It has been exactly one year since Baltimore Ravens QB Colin Kaepernick refused to stand during the National Anthem.
His “protest” aimed to draw attention to police brutality against minorities, but it may have cost Kaepernick his career.
Kaepernick’s biggest mistake was using NFL time and resources to make a statement. He is free to speak his mind on his own time, but game time on national television does not belong to him. There are plenty of pro football players with charities and good causes, but you don’t see them promoting their causes during a game.
A few examples:
• Chicago Bears wide receiver Brandon Marshall’s “Project Borderline Foundation” helps people suffering from borderline personality disorder
• New Orleans Saints QB Drew Brees’s “Brees Dream Foundation” helps kids fight cancer
• Detroit Lions defensive tackle Ndamukong Suh’s “Ndamukong Suh Family Foundation” promotes success in underprivileged communities
• Tampa Bay Buccaneers wide receiver Vincent Jackson’s “Jackson in Action Foundation” helps veterans and their families manage post-war stress and financial trouble
Any of these fine gentlemen with their charities could easily get public awareness and support by making a spectacle during a game, and in each case, it would help a lot of people. Kaepernick took it upon himself to usurp valuable game time. His protests have had no effect on his football skills. Kaepernick was ranked 29th in the 2017 QB Tiers survey – putting him ahead of six potential starters. Last year, he was ranked 28th.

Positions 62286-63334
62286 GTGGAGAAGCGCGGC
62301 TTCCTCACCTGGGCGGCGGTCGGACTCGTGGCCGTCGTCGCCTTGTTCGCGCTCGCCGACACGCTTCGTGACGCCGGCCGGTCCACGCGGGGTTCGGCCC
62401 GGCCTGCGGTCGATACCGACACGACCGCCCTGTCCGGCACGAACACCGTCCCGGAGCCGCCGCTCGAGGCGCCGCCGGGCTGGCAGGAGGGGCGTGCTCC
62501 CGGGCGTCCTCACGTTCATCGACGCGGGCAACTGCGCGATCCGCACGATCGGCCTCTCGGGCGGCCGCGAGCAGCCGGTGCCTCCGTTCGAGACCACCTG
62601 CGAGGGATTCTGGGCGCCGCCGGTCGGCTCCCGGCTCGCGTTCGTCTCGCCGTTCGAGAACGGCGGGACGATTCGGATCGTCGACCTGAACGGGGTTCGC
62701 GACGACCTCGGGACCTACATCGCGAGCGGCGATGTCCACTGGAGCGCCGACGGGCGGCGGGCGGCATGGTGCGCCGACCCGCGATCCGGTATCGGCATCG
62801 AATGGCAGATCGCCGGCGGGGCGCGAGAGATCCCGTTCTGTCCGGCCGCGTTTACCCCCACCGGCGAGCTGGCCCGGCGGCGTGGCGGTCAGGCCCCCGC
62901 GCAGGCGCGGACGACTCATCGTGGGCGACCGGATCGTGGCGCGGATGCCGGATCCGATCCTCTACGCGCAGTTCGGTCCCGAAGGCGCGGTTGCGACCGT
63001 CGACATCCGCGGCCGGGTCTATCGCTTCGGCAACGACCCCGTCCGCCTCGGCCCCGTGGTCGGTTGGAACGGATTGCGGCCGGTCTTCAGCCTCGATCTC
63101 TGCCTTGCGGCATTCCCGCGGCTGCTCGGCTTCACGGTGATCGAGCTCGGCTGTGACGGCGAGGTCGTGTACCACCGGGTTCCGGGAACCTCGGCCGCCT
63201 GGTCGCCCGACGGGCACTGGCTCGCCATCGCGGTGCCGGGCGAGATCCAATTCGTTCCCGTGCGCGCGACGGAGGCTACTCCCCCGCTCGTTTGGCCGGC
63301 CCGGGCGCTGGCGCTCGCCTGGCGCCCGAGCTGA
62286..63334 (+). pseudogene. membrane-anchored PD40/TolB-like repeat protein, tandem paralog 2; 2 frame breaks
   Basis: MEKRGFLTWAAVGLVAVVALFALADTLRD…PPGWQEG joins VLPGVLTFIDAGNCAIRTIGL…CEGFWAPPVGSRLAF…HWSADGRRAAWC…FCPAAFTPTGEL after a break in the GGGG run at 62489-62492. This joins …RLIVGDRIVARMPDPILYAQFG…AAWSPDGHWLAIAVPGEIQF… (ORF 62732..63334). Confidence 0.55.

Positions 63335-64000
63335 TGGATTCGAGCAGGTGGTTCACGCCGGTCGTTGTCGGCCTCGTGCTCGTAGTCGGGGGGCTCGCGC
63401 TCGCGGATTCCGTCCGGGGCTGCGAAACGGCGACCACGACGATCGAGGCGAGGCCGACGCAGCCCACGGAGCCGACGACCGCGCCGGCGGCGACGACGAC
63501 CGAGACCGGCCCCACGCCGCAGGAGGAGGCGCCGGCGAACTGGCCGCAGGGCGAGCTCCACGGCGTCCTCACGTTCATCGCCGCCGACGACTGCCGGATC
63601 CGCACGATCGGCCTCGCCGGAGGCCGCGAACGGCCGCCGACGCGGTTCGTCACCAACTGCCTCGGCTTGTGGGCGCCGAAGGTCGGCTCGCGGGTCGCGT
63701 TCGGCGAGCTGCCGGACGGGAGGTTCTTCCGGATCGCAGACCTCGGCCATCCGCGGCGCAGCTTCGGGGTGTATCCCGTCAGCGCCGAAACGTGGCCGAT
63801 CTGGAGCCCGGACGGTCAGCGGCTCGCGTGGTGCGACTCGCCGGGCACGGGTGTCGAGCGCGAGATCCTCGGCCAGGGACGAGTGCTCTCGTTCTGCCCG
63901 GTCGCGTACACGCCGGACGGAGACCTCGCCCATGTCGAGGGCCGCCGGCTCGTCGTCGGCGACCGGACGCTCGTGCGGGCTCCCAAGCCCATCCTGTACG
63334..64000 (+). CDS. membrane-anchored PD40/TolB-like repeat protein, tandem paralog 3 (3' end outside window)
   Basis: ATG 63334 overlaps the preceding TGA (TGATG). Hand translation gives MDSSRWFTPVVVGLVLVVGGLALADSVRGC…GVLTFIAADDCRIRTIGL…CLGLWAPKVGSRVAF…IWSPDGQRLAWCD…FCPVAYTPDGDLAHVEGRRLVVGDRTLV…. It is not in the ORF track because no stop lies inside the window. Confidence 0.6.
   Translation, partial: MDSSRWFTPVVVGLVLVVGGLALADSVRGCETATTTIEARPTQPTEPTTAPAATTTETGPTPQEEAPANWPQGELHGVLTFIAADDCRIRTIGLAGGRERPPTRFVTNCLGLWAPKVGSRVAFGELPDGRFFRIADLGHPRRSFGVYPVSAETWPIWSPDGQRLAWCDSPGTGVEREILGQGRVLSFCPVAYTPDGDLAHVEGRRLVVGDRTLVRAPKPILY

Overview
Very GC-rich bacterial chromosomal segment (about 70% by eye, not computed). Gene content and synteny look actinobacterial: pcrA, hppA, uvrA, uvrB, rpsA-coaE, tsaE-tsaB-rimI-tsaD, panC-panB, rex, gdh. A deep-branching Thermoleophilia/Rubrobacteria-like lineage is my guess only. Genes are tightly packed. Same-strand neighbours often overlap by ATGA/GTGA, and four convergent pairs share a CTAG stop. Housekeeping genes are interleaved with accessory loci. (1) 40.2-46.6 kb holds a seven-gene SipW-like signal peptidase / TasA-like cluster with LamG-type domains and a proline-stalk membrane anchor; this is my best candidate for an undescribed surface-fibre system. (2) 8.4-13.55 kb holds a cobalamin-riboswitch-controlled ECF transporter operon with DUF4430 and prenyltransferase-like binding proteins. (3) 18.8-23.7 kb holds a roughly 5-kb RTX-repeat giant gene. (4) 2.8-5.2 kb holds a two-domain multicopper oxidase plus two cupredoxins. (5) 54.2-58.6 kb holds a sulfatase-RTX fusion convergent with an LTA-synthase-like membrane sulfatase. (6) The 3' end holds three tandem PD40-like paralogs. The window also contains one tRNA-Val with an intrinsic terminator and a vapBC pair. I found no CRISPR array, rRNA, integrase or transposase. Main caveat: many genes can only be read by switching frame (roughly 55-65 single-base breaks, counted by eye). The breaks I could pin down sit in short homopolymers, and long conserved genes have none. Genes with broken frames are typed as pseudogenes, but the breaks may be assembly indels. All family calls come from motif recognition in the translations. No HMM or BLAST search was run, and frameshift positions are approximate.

Kaepernick voluntarily left the Ravens about five months ago. He is still unsigned.
“It is really not about his ability,” says one football exec. “It’s about the risk of what happens to the team concept when you sign a guy – a quarterback – who has put his personal agenda ahead of what we are all charged to do, which is put the team first…I don’t disparage what he did. I understand and I’m all for people standing up for a cause, just not while they’re at work.”
Editor’s note: Kaepernick broke the rules, but put the league in the embarrassing position of not being able to chastise him for fear of being accused of racism. No team owner will take a chance that he alienate fans and cost the team money. Let him sit.